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The pros and cons of running a mixed farm

Sponsored by DNOMF

We spoke to Fiona Skeen of Ford and Etal estate about why she runs a mixed farm.

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Fiona Skeen and her son Graeme run a mixed farm on Ford and Etal estate, where their family has farmed for over 90 years. With sheep, a beef suckler herd and arable to manage, we spoke to Fiona about why she runs a mixed farm.

 

“A big benefit for us is by growing crops, it saves us so much money on straw as I don’t keep my cattle on slats. We put muck back out on the fields cutting down on artificial fertiliser – and exchange our excess muck with an all-arable neighbour for extra straw which works well for both of us.

 

“From my experience, cross-grazing sheep and cattle produces healthier stock. For example, sheep eat host-specific worms for cattle and vice versa, reducing the overall worm burden on the pasture.

 

“We also see it as an advantage for pasture management. Sheep will eat the rubbish cattle won’t, like ragwort in its early stages. Cattle are much more selective grazers.

 

“Of course, the most obvious benefit of a mixed farm is that can spread the risk to your business; you ‘don’t put all your eggs in one basket’. Chances are, you never have a fantastic year for all three enterprises but at least one of them will be strong. There’s much less risk for us when we have something to fall back on.”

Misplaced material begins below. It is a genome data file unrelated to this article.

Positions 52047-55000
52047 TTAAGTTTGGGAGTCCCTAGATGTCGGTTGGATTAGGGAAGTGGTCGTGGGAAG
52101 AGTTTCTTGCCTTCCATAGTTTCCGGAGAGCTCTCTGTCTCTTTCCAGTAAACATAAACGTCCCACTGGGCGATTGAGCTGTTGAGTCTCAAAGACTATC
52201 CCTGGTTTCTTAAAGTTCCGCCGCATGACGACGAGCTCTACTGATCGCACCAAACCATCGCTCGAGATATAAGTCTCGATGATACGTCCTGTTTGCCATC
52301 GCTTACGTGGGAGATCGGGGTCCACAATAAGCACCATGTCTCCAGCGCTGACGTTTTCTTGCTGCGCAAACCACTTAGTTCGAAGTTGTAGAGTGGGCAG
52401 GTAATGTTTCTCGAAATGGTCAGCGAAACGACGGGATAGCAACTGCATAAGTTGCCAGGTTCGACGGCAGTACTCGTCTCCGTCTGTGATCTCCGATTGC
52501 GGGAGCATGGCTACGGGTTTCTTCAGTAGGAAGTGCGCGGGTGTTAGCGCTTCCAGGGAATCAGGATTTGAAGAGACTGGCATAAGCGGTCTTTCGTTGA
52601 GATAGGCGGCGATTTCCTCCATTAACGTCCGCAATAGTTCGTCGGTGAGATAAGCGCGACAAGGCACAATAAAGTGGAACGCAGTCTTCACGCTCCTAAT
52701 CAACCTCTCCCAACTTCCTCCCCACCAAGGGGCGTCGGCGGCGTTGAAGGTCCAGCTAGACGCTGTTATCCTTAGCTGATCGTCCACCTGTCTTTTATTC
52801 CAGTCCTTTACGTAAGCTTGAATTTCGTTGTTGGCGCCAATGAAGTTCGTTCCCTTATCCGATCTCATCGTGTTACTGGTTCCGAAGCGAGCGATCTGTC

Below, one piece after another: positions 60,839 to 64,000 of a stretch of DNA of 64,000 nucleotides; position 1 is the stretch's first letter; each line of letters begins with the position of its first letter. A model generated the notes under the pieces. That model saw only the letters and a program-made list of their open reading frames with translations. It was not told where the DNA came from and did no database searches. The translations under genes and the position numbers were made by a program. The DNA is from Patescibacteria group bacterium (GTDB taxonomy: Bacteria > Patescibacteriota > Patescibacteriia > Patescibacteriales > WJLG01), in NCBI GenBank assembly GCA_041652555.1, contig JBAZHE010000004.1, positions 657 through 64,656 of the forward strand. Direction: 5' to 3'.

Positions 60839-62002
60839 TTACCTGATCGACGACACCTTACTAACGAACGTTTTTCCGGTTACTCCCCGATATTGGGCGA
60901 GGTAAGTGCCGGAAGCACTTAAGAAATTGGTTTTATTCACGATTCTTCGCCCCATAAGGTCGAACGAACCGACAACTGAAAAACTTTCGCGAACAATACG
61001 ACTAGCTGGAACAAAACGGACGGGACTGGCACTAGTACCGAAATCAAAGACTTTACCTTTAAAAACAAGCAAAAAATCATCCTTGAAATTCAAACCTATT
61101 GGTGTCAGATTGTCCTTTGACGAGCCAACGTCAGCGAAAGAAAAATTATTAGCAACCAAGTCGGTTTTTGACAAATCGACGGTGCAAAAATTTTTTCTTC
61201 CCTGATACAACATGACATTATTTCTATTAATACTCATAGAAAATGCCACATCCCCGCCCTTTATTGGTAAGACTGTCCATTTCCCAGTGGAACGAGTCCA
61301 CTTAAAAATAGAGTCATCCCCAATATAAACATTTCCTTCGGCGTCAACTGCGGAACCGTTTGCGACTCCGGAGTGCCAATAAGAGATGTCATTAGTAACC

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Pros of running a mixed farm:

  • More sustainable – you can reduce the need to buy in fertiliser and feed by producing your own.
  • A more predictable income by having multiple streams of revenue should one market suffer.

Cons of running a mixed farm:

 

  • Poor economies of scale when compared to intensive farming.
  • Increased workload and managing multiple systems.
  • It requires thorough organisation and planning – and a good eye for detail when planning your biosecurity measures.
Sponsored by DNOMF

Farm facts

  • 304 hectares in Berwick upon Tweed
  • 89 hectares arable: wheat, oilseed rape, spring oats, winter oats and winter barley
  • 100 suckler herd - mostly angus cross
  • Couple of pet highlands
  • 500 ewes, lambed inside in February.
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